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A firefighter extinguishes flames as he rushes toward homes during the Creek Fire in the Cascadell Woods area of unincorporated Madera County, California on September 7, 2020.
Scorching heat From forest fires It can turn minerals naturally found in soil into airborne particles that cause cancer, according to a new report.
While a growing body of research has focused on the effects of gases and… Particles carried by forest firesLess attention has been paid to the effect they can have on naturally occurring minerals within soil and plants.
But extreme heat from wildfires can transform one mineral, chromium, from its benign version into toxic airborne particles, putting firefighters and people living nearby at risk, according to the organization. Stady Published in Nature Communications in December.
“In the complex mixture of gases and particles that wildfires release as smoke and leave behind as dust, heavy metals such as chromium have been largely overlooked.” Scott WendorfThe study’s co-author and professor at Stanford’s Doerr School of Sustainability said in a press release.
Chromium is common in soils throughout the western United States, Australia, Brazil, Europe, Indonesia, and South Africa.
Certain natural chemical processes can cause the metal to transform from a benign form, called chromium-3, into a carcinogen called hexavalent chromium, or chromium-6. This toxin – made infamous by the 2000 film “Erin Brockovich” – can cause cancer. Organ damage and other health problems.
Following previous research, from Australia It was published in 2019Finding that extreme wildfire heat could be causing this shift, Stanford University scientists set out to test the theory by collecting chromium-rich soil samples at four ecological reserves in California’s northern Coast Range that were burned by wildfires in 2019 and 2020.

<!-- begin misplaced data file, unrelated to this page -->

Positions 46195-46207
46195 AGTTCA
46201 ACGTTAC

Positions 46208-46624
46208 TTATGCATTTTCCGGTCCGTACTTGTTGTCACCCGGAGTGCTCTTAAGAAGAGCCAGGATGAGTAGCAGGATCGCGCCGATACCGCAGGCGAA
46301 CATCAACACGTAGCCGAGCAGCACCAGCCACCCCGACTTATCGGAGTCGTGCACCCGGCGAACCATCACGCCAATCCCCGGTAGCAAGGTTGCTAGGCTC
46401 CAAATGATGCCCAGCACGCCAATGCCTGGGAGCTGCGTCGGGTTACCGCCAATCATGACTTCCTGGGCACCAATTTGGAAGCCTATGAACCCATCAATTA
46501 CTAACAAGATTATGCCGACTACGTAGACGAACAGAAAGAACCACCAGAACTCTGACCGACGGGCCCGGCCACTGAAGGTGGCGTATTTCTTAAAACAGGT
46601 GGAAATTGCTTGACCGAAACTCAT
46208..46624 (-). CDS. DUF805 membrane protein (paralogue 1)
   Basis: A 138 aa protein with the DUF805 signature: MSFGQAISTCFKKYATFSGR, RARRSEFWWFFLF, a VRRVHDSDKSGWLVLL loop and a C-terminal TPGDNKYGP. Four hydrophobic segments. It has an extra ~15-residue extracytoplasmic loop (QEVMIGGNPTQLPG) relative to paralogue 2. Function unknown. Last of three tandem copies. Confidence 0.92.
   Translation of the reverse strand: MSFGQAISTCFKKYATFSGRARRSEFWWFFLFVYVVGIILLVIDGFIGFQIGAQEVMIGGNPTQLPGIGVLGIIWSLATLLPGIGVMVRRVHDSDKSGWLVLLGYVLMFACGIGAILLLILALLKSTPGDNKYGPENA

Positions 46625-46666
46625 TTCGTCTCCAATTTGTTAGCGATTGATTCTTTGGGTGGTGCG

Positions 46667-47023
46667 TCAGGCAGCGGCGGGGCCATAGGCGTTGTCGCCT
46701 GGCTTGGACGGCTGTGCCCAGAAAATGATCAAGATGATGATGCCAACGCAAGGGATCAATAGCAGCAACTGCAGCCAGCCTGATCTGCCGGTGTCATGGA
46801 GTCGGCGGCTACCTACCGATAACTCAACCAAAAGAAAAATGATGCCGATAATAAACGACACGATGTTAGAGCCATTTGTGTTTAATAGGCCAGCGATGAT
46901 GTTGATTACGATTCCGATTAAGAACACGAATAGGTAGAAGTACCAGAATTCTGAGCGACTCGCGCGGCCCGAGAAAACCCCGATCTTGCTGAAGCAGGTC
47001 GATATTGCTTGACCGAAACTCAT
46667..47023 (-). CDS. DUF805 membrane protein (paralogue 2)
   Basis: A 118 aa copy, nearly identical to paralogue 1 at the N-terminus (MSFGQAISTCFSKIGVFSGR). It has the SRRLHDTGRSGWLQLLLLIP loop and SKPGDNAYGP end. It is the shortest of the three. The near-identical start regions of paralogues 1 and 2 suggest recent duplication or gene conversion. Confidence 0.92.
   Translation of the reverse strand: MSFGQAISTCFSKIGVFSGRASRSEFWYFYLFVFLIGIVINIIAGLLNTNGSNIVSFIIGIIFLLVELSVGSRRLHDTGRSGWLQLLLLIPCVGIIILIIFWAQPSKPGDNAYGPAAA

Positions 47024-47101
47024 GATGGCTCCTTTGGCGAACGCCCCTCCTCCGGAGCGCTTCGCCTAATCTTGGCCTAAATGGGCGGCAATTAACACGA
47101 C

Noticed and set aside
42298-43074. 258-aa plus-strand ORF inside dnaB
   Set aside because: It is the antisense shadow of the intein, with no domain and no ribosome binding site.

They tested soil from burned and salvaged areas, separating out the smallest particles most likely to become airborne. In chromium-rich areas where vegetation allowed fires to burn intensely and for a long time, the researchers found that levels of toxic chromium were about seven times higher than in unburned areas.
Even after the fire was fully contained, the study found that communities downwind were still at risk, due to strong winds carrying fine particles of chromium-laden soil.
Much of the health risk usually diminishes after the first heavy rains wash away the minerals, Wendorf said. But it can take weeks or months for rain to fall after a fire, especially as climate change increases the likelihood and frequency of drought.
California, at the time of sampling, had A Historical drought for several years. Without much-needed rainfall to wash away the pollutants, when researchers returned about a year later, they found that toxic chromium was still present in the soil, and continuing to pose health risks to nearby communities.
Tariq Ben Marhania, a climate change epidemiologist at the Scripps Institution of Oceanography, who studies the health effects of wildfire smoke, told CNN that the new findings were “important evidence.”
“This type of interpretation of mineral composition complements what we already know and will certainly help us understand health effects in humans,” said Ben Marahnia, who was not involved in the study.
The research adds to growing evidence of the dangerous effects of wildfire smoke, which also carries fine particulate matter, or PM 2.5, a small but dangerous pollutant. When inhaled, it can travel deep into the lung tissue and can even enter the bloodstream. PM2.5 has been linked to a number of health problems, including asthma, heart disease, chronic bronchitis, and other respiratory diseases.
“What we see our work really doing is helping amplify knowledge of what kind of toxins can be present in wildfire smoke,” Wendorf told CNN.
Scientists also say other metals such as manganese, nickel and iron nanoparticles could pose similar threats, but more research is needed.
Wildfires serve a vital environmental purpose. They increase soil nutrients and remove decaying matter. Without these fires, overgrown foliage such as grasses and shrubs can set the landscape up for worse.
But as the climate crisis worsens with drought and extreme heat, wildfires are burning longer and expanding larger. a Latest United Nations report He predicted the number of severe wildfires would increase by 30% by 2050, even with more ambitious efforts to cut global-warming pollution.
“The bigger picture is that we know we are going to face more extremes, and in the meantime, we are seeing more frequent fires and more dangerous fires,” Wendorf said. “This is a big and worrying finding because frequent fires mean we are exposed to smoke and dust – which is not a good recipe.”
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